• In gaining 2 electrons, the oxygen atom, from having 8 electrons and an electronic configuration of 2.6, becomes an ion with 10 electrons and an electronic configuration of 2.8.
  • As there are now 2 more electrons than protons, the oxide ion develops a 2 charge.

Group number & type of ions

In the Periodic Table, elements in the same group tend to form ions of the same charge.

The elements in Groups I, II, and III are metals. Their atoms lose electrons to form positive ions. The charge of the ion is the same as the group number of the element forming it.

  • Elements in Group I lose 1 electron to form ions with 1+ charge. For example, Li+, Na+.
  • Elements in Group II lose 2 electrons to form ions with 2+ charge. For example, Ca2+, Mg2+.
  • Elements in Group III lose 3 electrons to form ions with 3+ charge. For example, Al3+

 

The elements in Groups VI and VII are non-metals. Their atoms tend to gain electrons to form negative ions.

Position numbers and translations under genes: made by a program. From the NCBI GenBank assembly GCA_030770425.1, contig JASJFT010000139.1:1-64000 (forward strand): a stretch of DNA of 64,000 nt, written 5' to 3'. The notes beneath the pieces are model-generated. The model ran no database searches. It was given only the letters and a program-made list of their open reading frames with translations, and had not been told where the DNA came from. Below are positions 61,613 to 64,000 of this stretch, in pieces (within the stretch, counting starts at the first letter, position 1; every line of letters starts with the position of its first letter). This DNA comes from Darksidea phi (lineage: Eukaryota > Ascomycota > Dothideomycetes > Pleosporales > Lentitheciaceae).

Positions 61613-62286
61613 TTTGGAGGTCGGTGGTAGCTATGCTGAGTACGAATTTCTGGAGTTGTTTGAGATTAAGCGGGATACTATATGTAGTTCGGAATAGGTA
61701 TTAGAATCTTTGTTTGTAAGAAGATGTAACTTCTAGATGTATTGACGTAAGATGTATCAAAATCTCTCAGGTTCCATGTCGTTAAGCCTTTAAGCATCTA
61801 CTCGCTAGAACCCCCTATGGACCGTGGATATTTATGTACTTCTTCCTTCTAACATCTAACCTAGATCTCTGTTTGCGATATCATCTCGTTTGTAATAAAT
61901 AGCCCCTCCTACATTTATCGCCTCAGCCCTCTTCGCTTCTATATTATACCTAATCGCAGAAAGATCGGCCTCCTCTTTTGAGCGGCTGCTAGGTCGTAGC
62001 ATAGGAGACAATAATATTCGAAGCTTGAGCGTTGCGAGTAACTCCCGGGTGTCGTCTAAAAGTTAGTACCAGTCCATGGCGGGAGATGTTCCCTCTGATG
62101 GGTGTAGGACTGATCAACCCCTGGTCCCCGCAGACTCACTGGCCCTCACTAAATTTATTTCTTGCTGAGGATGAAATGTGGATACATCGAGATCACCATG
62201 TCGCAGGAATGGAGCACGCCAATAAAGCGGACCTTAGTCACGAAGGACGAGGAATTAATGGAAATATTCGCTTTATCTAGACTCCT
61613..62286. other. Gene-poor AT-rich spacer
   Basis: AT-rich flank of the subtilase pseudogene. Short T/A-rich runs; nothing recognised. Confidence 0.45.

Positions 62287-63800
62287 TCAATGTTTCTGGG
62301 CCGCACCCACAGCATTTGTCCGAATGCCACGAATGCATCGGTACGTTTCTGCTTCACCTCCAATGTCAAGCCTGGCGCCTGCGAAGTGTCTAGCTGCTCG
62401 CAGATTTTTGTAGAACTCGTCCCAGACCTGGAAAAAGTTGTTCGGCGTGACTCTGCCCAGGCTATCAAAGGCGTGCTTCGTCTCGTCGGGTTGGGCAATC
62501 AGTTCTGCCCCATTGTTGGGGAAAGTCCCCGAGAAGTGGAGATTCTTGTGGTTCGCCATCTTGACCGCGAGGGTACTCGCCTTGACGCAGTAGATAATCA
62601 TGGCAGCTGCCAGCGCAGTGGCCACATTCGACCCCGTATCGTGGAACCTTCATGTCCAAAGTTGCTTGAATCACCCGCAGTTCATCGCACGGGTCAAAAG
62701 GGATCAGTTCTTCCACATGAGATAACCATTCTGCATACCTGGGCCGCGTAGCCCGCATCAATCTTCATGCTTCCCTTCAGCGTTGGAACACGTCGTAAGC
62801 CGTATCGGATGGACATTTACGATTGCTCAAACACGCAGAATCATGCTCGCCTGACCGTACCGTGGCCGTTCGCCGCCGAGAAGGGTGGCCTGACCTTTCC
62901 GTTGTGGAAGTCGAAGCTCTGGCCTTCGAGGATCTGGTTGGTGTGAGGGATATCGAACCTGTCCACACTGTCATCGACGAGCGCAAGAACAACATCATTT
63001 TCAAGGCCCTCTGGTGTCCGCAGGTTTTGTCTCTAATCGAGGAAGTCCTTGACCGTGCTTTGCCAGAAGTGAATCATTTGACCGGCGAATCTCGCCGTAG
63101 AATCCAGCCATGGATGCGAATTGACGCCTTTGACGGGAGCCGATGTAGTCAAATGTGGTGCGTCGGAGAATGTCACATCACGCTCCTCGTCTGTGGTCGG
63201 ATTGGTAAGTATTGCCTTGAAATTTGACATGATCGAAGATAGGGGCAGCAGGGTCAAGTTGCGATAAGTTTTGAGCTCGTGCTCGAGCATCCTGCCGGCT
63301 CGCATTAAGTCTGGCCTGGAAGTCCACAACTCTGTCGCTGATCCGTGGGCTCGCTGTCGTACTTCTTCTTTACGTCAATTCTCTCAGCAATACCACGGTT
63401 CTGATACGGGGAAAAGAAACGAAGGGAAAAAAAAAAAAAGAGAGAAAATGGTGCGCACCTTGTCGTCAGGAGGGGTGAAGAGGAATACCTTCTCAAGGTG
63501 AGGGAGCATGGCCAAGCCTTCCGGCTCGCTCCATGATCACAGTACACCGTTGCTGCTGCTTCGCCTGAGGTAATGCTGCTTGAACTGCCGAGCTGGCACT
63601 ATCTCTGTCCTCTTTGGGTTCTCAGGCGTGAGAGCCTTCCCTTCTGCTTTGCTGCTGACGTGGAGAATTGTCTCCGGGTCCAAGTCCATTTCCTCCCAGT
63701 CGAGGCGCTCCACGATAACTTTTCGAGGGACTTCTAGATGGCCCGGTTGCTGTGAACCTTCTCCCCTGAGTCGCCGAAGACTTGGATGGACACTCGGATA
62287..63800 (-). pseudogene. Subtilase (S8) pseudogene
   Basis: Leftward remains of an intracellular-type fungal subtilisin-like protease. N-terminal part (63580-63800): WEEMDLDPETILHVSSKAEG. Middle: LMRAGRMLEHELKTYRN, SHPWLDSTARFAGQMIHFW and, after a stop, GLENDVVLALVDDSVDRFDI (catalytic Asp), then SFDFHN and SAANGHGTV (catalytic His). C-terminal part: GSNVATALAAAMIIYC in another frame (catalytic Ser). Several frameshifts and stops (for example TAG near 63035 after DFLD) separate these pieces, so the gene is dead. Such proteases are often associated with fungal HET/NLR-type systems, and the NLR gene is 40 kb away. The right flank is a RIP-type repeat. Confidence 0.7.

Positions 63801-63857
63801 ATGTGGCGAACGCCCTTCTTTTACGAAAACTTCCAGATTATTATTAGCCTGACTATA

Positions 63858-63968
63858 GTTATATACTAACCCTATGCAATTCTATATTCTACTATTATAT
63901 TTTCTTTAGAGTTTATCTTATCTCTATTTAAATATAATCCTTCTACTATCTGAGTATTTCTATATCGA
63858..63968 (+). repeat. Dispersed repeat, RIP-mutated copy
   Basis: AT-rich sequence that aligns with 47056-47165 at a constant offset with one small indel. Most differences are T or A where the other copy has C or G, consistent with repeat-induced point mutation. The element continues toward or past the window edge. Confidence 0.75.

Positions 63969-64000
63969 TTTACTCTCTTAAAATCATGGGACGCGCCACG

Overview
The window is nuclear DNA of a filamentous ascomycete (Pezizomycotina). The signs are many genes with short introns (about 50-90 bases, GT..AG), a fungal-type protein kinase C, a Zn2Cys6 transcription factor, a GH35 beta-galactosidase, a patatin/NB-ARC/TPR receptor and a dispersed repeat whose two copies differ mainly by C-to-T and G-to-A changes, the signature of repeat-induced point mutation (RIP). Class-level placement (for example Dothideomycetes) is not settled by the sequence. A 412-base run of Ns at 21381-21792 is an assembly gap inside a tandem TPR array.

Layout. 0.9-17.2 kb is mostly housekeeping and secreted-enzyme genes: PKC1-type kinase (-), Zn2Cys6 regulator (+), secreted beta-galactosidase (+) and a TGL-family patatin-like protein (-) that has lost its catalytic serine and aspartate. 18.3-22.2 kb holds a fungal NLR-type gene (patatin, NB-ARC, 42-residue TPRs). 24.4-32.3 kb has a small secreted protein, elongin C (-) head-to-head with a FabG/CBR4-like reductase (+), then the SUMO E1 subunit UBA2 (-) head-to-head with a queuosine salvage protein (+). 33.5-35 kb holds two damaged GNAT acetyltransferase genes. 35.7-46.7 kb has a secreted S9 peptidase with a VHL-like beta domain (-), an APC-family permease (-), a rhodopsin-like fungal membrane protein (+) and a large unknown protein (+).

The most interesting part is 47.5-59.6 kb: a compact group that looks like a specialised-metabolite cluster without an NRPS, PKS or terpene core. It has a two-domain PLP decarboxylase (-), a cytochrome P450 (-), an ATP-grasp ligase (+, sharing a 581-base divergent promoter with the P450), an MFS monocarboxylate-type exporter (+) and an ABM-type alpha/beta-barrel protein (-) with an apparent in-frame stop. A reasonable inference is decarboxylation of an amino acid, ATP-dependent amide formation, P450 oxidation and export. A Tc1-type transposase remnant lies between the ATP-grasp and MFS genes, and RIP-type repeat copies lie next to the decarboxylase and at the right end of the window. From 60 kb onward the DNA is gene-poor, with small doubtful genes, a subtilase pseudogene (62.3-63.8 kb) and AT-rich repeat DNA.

• Elements in Group VI gain 2 electrons to form ions with 2- charge. For example, O2−, S2-.
  • Elements in Group VII gain 1 electron to form ions with 1- charge. For example, Br, F-.

Other common ions and their charges

These are some other common ions that have 1+ as their charge.
 

Name Of Cation Formula Of Cation
silver Ag+
hydrogen H+


These are some other common ions that have 2+ as their charge.
 

Name Of Cation Formula Of Cation
copper (II) Cu2+
zinc Zn2+
iron (II) Fe2+


These are some other common ions that have 3+ as their charge.
 

Name Of Cation Formula Of Cation
chromium Cr3+
iron (III) Fe3+

Polyatomic Ions

What are polyatomic ions?

Polyatomic ions are composed of two or more covalently bonded atoms, with the presence of an overall charge.
 

Name Of Polyatomic Ion Formula Of Polyatomic Ion
ammonium NH4+
hydroxide OH
nitrate NO3
carbonate CO32–
sulfate SO42–
phosphate PO43–

Conclusion

In the article, we learned about the concept of stable configuration of noble gases as well as the formation of ions by the gain or loss of electrons

All these topics have been dealt with keeping in mind the requirements of the Secondary 3 Chemistry syllabus.

 

Continue Learning
Kinetic Particle Theory Elements, Compounds and Mixtures
Separation and Purification Atomic Structure
Measurement and Experimental Techniques Ionic Bonding
Covalent Bonding Writing Chemical Equations
Oxidation and Reduction Acids And Bases
The Mole Salts
Atmosphere and Environment Periodic Table
Chemical Calculations Qualitative Analysis